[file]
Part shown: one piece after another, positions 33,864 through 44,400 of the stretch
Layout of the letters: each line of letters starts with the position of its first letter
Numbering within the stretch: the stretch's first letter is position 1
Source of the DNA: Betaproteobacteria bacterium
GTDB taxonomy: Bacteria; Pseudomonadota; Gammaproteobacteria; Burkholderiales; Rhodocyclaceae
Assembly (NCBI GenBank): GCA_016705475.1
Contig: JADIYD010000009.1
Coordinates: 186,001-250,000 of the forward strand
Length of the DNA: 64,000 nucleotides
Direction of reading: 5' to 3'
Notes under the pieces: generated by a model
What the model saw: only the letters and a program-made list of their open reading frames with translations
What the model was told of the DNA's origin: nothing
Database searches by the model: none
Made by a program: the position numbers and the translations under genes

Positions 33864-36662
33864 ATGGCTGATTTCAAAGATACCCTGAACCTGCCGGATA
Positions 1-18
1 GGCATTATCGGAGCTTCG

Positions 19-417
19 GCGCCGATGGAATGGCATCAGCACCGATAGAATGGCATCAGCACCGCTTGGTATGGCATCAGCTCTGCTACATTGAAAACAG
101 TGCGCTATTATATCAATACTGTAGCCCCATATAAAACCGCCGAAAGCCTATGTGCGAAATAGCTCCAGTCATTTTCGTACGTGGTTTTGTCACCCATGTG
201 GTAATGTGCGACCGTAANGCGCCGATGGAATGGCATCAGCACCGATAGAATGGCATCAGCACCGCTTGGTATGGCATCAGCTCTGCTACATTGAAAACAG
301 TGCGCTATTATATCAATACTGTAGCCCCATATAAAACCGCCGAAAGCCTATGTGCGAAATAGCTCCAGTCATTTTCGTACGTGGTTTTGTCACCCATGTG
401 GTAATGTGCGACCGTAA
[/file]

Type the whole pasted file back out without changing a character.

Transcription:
Part shown: one piece after another, positions 33,864 through 44,400 of the stretch
Layout of the letters: each line of letters starts with the position of its first letter
Numbering within the stretch: the stretch's first letter is position 1
Source of the DNA: Betaproteobacteria bacterium
GTDB taxonomy: Bacteria; Pseudomonadota; Gammaproteobacteria; Burkholderiales; Rhodocyclaceae
Assembly (NCBI GenBank): GCA_016705475.1
Contig: JADIYD010000009.1
Coordinates: 186,001-250,000 of the forward strand
Length of the DNA: 64,000 nucleotides
Direction of reading: 5' to 3'
Notes under the pieces: generated by a model
What the model saw: only the letters and a program-made list of their open reading frames with translations
What the model was told of the DNA's origin: nothing
Database searches by the model: none
Made by a program: the position numbers and the translations under genes

Positions 33864-36662
33864 ATGGCTGATTTCAAAGATACCCTGAACCTGCCGGATA
Positions 1-18
1 GGCATTATCGGAGCTTCG

Positions 19-417
19 GCGCCGATGGAATGGCATCAGCACCGATAGAATGGCATCAGCACCGCTTGGTATGGCATCAGCTCTGCTACATTGAAAACAG
101 TGCGCTATTATATCAATACTGTAGCCCCATATAAAACCGCCGAAAGCCTATGTGCGAAATAGCTCCAGTCATTTTCGTACGTGGTTTTGTCACCCATGTG
201 GTAATGTGCGACCGTAANGCGCCGATGGAATGGCATCAGCACCGATAGAATGGCATCAGCACCGCTTGGTATGGCATCAGCTCTGCTACATTGAAAACAG
301 TGCGCTATTATATCAATACTGTAGCCCCATATAAAACCGCCGAAAGCCTATGTGCGAAATAGCTCCAGTCATTTTCGTACGTGGTTTTGTCACCCATGTG
401 GTAATGTGCGACCGTAA